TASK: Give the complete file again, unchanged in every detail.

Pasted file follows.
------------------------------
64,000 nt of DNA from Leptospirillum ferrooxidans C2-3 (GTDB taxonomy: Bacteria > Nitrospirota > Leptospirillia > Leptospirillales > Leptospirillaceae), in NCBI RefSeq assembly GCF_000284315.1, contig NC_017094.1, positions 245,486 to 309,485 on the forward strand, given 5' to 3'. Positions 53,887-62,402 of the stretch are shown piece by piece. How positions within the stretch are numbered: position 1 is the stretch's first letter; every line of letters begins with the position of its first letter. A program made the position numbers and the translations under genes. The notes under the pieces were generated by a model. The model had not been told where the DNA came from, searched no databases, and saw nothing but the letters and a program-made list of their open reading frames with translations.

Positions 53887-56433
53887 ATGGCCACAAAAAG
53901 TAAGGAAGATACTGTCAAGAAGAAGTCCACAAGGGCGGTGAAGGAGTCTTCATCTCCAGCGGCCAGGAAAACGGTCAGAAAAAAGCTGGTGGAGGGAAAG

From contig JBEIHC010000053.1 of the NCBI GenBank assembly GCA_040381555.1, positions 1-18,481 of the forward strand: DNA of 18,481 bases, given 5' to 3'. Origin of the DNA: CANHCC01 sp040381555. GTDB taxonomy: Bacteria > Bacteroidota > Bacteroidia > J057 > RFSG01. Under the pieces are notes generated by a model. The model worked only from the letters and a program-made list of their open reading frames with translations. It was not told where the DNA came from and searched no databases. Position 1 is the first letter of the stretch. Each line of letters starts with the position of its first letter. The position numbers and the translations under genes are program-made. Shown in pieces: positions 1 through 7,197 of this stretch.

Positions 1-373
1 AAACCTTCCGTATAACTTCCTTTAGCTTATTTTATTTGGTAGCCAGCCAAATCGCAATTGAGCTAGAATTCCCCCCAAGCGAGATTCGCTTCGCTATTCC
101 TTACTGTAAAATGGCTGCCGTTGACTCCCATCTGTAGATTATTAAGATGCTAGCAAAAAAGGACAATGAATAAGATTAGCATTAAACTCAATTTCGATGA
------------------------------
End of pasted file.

64,000 nt of DNA from Leptospirillum ferrooxidans C2-3 (GTDB taxonomy: Bacteria > Nitrospirota > Leptospirillia > Leptospirillales > Leptospirillaceae), in NCBI RefSeq assembly GCF_000284315.1, contig NC_017094.1, positions 245,486 to 309,485 on the forward strand, given 5' to 3'. Positions 53,887-62,402 of the stretch are shown piece by piece. How positions within the stretch are numbered: position 1 is the stretch's first letter; every line of letters begins with the position of its first letter. A program made the position numbers and the translations under genes. The notes under the pieces were generated by a model. The model had not been told where the DNA came from, searched no databases, and saw nothing but the letters and a program-made list of their open reading frames with translations.

Positions 53887-56433
53887 ATGGCCACAAAAAG
53901 TAAGGAAGATACTGTCAAGAAGAAGTCCACAAGGGCGGTGAAGGAGTCTTCATCTCCAGCGGCCAGGAAAACGGTCAGAAAAAAGCTGGTGGAGGGAAAG

From contig JBEIHC010000053.1 of the NCBI GenBank assembly GCA_040381555.1, positions 1-18,481 of the forward strand: DNA of 18,481 bases, given 5' to 3'. Origin of the DNA: CANHCC01 sp040381555. GTDB taxonomy: Bacteria > Bacteroidota > Bacteroidia > J057 > RFSG01. Under the pieces are notes generated by a model. The model worked only from the letters and a program-made list of their open reading frames with translations. It was not told where the DNA came from and searched no databases. Position 1 is the first letter of the stretch. Each line of letters starts with the position of its first letter. The position numbers and the translations under genes are program-made. Shown in pieces: positions 1 through 7,197 of this stretch.

Positions 1-373
1 AAACCTTCCGTATAACTTCCTTTAGCTTATTTTATTTGGTAGCCAGCCAAATCGCAATTGAGCTAGAATTCCCCCCAAGCGAGATTCGCTTCGCTATTCC
101 TTACTGTAAAATGGCTGCCGTTGACTCCCATCTGTAGATTATTAAGATGCTAGCAAAAAAGGACAATGAATAAGATTAGCATTAAACTCAATTTCGATGA